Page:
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Report this Post09-23-2014 10:51 AM Click Here to See the Profile for TopNotchClick Here to visit TopNotch's HomePageSend a Private Message to TopNotchEdit/Delete MessageReply w/QuoteDirect Link to This Post
Here is a picture of the broken hub (and brake rotor) of the convertible (picture from carnut122)...

You can see the hub nut still on the axle. The mounting flange of the hub, and the "hat" of the rotor, are still attached to the wheel.
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2.5
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Report this Post09-23-2014 01:37 PM Click Here to See the Profile for 2.5Send a Private Message to 2.5Edit/Delete MessageReply w/QuoteDirect Link to This Post
 
quote
Originally posted by TopNotch:

Here is a picture of the broken hub (and brake rotor) of the convertible (picture from carnut122)...

You can see the hub nut still on the axle. The mounting flange of the hub, and the "hat" of the rotor, are still attached to the wheel.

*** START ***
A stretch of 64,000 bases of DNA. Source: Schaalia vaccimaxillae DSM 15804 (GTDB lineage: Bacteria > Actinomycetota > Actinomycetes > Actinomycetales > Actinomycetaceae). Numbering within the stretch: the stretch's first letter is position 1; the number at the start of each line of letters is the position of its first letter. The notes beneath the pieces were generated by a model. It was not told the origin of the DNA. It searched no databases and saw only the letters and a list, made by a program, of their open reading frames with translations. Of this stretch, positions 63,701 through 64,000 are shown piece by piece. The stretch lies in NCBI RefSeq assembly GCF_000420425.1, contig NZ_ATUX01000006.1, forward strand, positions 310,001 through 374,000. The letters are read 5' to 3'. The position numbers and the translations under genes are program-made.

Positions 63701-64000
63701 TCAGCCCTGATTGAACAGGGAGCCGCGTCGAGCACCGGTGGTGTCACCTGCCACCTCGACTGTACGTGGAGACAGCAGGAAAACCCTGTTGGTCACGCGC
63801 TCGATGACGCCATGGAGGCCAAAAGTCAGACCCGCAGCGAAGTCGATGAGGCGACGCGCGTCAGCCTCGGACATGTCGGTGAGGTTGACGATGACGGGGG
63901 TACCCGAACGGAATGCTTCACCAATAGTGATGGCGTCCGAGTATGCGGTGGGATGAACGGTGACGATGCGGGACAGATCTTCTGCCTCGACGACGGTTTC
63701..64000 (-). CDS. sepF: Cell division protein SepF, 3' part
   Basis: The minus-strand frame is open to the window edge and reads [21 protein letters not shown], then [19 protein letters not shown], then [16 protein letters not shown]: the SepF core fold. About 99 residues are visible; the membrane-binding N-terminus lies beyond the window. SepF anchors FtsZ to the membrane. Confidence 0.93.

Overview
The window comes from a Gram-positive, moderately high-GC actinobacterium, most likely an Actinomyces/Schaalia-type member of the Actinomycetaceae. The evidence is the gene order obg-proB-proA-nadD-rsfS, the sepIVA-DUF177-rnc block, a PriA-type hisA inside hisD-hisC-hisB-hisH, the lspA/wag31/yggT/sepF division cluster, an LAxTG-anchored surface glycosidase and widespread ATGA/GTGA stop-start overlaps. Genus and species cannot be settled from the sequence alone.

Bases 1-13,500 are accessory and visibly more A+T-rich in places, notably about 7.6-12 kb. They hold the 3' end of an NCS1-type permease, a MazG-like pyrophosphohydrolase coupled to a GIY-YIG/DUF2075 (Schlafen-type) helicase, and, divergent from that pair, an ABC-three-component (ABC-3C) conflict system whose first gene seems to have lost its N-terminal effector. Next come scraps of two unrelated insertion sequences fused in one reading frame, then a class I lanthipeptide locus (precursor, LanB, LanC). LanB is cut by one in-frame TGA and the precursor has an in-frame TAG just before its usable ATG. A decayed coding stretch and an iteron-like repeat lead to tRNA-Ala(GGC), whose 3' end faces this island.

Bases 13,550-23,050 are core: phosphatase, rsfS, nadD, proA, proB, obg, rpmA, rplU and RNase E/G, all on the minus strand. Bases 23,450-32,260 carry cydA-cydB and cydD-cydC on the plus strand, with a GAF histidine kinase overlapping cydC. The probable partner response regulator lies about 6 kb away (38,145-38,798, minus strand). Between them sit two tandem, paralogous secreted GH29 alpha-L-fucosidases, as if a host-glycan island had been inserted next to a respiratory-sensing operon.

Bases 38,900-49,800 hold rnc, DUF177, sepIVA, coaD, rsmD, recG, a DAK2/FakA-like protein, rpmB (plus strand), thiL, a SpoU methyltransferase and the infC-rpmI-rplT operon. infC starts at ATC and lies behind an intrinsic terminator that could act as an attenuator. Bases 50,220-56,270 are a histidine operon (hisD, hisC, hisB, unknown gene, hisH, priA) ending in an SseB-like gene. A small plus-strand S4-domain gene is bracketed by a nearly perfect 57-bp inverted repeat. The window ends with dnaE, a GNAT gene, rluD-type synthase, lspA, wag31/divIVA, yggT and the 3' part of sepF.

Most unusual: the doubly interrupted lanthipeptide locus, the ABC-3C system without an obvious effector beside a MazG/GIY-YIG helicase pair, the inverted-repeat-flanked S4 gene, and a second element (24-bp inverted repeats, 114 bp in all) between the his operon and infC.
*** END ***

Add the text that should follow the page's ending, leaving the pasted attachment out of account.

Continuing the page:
Wow, what do we need to know about the rotor /hub, for example "bought at Autozone and made in China, or Mexico"?

[This message has been edited by 2.5 (edited 09-23-2014).]

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olejoedad
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Report this Post09-24-2014 12:56 PM Click Here to See the Profile for olejoedadClick Here to Email olejoedadSend a Private Message to olejoedadEdit/Delete MessageReply w/QuoteDirect Link to This Post
We need to thoroughly inspect our cars prior to driving them like they are sports cars......
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Report this Post09-24-2014 05:05 PM Click Here to See the Profile for 2.5Send a Private Message to 2.5Edit/Delete MessageReply w/QuoteDirect Link to This Post
 
quote
Originally posted by olejoedad:

We need to thoroughly inspect our cars prior to driving them like they are sports cars......


As in, take the wheel of and look at the rotor for cracks?